CLEMSON – No. 3 Clemson is 3-0 and not exactly satisfied going into gameday.
In many ways, that’s just how the coaches like it this time of year – and next up on the ACC slate is Atlantic Division foe Wake Forest (2-2, 0-1 ACC) for a 3:30 kick in Memorial Stadium Saturday.
The ultra-explosive element of Chad Morris’ offense just hasn’t clicked, as while the Tigers (3-0, 1-0 ACC) are top-35 in scoring offense (38.7 points per game) – that comes with a 69th-best mark in yards per play (5.6).
“We haven’t played our best football,” Morris said. “We’ve done some good things, but that’s a great opportunity to for me as a coordinator and for our offensive football team to get better.”
Senior Heisman contender QB Tajh Boyd hasn’t been as sharp as his ’12 version, where he’s completing 11 percent less of his passes (62 percent) and is more than a yard behind per attempt (7.6) than through three contests last season.
3-year comparison: Clemson offense (Through 3 games)
|Category||'13 Clemson||'12 Clemson||'11 Clemson|
|Scoring Offense||38.7 PPG||39.7 PPG||38.7 PPG|
|Total Yards||464.7 YPG||517.3 YPG||522.7 YPG|
|Cmp. Pct. (Tajh Boyd)||62.2||73.3||67.3|
|Yards Per Pass (Tajh Boyd)||7.6||8.7||9.0|
|Plays per game||82.7||80||77.3|
|Explosive plays per game||10.3||11.3||11|
|3rd Down Pct.||51.4||50||53.1|
|Yards Per Carry||4.2||5.2||5.0|
This week, his offensive coordinator pointed to play No. 59 in the N.C. State game as the point where it all finally came together for the Tigers' third-year starter – completing five of his last six passes for 75 yards and two touchdowns.
Boyd has a feeling Wake Forest might just be in for a showing of a fully operational Clemson offense.
“We’re on the right path right now,” he said. “Once we get going and click, it’s just like a freight train. There’s not going to be any stopping or slowing down. We’re just going to keep rolling.”
Already rolling is Clemson’s pressure upfront.
Led by junior end Vic Beasley’s five, the Tigers are ranked 10th nationally in sacks per game (3.5) and 15th in tackles for loss (8.5).
Junior defensive tackle Grady Jarrett is third on the team in tackles (20), while freshman end Shaq Lawson has 4.5 tackles for loss.
“They are becoming the strength of our team,” Clemson coach Dabo Swinney said. “When you can be really good in the defensive line, it covers up a lot of issues because it creates problems for other people, especially when you have depth.
“We don’t have any seniors in that group. They are all battling hard and they all want to play. They are very unselfish and pull for each other. They tap in and out of there and they all go play.”
They will get a test – in theory at least – from a run-geared but not yet run-effective Wake Forest offense.
The Deacs spread it out and use ample misdirection, but the o-line is shaky at best and with that comes rankings in the triple digits in both total (106) and red zone offense (115).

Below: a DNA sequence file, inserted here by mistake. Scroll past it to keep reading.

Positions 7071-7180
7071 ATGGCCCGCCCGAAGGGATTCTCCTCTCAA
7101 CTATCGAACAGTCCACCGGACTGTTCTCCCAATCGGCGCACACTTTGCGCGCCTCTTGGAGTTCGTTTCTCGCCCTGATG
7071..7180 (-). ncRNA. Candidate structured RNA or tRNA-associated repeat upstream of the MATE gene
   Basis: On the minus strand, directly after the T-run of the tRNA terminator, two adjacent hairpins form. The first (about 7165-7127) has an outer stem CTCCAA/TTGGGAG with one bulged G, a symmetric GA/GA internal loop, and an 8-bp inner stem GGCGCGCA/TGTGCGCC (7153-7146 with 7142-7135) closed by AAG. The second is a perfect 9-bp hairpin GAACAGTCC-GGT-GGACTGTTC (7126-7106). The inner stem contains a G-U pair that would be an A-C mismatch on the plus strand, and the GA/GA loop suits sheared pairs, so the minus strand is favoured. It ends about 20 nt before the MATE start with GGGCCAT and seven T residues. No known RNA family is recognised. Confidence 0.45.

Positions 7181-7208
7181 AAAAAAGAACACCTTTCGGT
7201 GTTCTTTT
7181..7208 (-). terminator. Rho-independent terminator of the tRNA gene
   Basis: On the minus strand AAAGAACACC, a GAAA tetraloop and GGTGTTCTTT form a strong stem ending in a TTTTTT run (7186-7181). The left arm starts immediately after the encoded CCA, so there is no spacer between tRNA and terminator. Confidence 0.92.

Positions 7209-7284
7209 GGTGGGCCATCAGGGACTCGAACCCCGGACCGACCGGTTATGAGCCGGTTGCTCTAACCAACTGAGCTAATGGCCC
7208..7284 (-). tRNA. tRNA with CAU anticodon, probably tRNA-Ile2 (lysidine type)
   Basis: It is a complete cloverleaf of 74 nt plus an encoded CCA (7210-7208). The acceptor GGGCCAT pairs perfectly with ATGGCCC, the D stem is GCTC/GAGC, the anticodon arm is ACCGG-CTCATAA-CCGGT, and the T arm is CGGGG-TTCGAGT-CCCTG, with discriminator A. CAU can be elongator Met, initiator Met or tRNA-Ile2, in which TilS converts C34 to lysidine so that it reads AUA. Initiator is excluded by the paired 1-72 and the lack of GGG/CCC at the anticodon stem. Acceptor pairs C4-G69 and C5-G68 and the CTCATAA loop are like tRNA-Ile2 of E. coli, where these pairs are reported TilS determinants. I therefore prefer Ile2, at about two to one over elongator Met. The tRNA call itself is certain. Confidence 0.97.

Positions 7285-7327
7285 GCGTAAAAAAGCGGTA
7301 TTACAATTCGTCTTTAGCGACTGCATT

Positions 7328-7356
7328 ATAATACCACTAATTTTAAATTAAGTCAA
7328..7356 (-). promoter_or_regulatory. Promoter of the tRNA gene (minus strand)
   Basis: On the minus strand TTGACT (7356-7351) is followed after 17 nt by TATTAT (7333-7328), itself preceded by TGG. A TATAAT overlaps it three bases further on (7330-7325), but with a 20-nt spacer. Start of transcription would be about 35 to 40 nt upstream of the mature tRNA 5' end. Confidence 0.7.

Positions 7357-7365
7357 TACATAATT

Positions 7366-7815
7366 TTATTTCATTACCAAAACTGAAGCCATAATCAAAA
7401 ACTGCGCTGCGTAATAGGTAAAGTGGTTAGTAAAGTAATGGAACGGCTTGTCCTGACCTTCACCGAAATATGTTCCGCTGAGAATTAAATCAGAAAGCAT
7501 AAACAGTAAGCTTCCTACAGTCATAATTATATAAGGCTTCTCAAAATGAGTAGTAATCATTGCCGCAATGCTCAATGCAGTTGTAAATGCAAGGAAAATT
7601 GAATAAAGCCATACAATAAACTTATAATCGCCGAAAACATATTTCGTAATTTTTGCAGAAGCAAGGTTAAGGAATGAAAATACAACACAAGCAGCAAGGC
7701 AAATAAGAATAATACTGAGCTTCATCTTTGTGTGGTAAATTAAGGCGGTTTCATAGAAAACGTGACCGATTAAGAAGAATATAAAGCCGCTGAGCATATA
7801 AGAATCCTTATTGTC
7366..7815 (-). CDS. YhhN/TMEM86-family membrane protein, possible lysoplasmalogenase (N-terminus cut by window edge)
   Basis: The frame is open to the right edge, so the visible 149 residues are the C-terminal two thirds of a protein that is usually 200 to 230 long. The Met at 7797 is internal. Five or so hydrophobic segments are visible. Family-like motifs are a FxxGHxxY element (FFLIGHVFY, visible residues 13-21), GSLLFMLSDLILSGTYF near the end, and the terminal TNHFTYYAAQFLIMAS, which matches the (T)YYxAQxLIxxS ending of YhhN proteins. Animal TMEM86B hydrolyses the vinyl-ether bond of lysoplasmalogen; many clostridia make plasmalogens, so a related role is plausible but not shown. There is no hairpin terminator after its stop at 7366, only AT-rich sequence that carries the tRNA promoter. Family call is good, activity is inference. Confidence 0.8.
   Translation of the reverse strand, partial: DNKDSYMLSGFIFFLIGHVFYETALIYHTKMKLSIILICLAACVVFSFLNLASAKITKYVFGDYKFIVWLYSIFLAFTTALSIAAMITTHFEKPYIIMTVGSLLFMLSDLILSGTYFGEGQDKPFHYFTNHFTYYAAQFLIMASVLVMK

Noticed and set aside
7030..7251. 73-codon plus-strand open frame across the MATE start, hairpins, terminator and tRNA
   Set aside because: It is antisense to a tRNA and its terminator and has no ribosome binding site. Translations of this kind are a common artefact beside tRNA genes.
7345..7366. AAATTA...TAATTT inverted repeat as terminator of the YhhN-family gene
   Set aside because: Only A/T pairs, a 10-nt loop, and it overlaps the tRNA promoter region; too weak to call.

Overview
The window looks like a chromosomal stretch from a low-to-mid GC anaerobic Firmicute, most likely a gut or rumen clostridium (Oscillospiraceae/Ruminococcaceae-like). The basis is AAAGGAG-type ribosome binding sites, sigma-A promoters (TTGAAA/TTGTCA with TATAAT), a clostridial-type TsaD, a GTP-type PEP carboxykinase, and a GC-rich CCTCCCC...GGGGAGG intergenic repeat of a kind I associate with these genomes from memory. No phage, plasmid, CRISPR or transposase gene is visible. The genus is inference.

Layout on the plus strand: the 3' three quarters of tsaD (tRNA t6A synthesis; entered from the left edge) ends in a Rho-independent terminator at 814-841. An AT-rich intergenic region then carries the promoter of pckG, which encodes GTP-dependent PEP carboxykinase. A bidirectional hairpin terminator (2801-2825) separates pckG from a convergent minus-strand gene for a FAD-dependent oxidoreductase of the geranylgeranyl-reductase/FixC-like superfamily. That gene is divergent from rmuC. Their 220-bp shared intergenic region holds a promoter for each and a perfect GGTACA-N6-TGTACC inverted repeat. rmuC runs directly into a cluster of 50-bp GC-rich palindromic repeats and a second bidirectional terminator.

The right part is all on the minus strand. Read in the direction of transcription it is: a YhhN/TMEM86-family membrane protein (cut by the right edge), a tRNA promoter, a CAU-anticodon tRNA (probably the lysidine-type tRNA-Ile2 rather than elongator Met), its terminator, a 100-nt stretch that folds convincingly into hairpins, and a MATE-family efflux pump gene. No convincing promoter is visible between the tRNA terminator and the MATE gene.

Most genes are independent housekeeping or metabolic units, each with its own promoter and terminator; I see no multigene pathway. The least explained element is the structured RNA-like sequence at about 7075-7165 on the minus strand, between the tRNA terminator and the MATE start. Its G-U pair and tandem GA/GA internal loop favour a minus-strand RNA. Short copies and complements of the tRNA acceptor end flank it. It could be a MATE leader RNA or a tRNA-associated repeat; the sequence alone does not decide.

Like last week at N.C. State, however, Clemson’s defensive coordinator is expecting to see the kitchen sink thrown at his unit.
“Anything that’s been successful against us the first two weeks we’ll probably see it,” Brent Venables said. “They have an experienced quarterback (Tanner Price) and running back (Josh Harris) and an awfully good receiver (Michael Campanaro). It’s a staff that’s had success at getting more out of less and getting their guys to play above and beyond their abilities.”
A number of Tigers are missing action this week – and for a wide variety of reasons.
Junior receiver Martavis Bryant’s role will be more limited as punishment from a repeated throat-slash gesture after scoring a touchdown last week.
Wake Forest breakdown
Reserve left tackle Isaiah Battle is suspended after throwing a punch in the final minutes of the game. Starting right tackle Gifford Timothy is out after trying to play through a concussion also last week. Wren product Shaq Anthony is expected to get his first career start there.
Also on the line, starting left guard David Beasley is listed as probable (ankle) with Kalon Davis likely to see some time after practicing more with the ones this week.
Carlos Watkins was questionable going in after sustaining minor injuries in a car accident last week that claimed the life of both his and fellow Tiger d-lineman Dane Rogers’ cousin. They are both missing the game to attend the funeral.
Last time in Clemson, Wake Forest was a chip-shot field goal from taking a late two-possession lead en route to their first win in Memorial Stadium since 1998. Instead, it went wide-left and Tigers placekicker Chandler Catanzaro played the hero with a 43-yard gamewinner as time expired.
Deacs senior noseguard and defensive leader Nikita Whitlock isn’t really drawing anything from the close call.
“It was a heartbreaker that we could have won, should have won, but that was then and this is now,” Whitlock said. “We're a different team, we have different players, and I think we're a better team than we were then.
“I think that they're doing great this year, so I think that we have a great opportunity to go down there and win.”
The Tigers know the target is on their back not only in divisional grudge matches like this one, but also each week they’re in the national spotlight as a top-five team.
“Playing against Clemson each week is everybody’s biggest game,” Boyd said. “We have to go out and be prepared and take control of the game. To have the season we want to have, we have to go out there and jump on teams early.
“You don’t need to press and put unnecessary stress (on yourself). All we need to do is do what we’re capable of doing.”
Clemson has won 11 consecutive games against unranked opponents by double digits, which only No. 1 Alabama can claim better nationally (21).
In the last three seasons, Swinney’s Tigers have gone 18-2 against unranked opponents overall (both losses in 2011 and on the road, at N.C. State and Georgia Tech).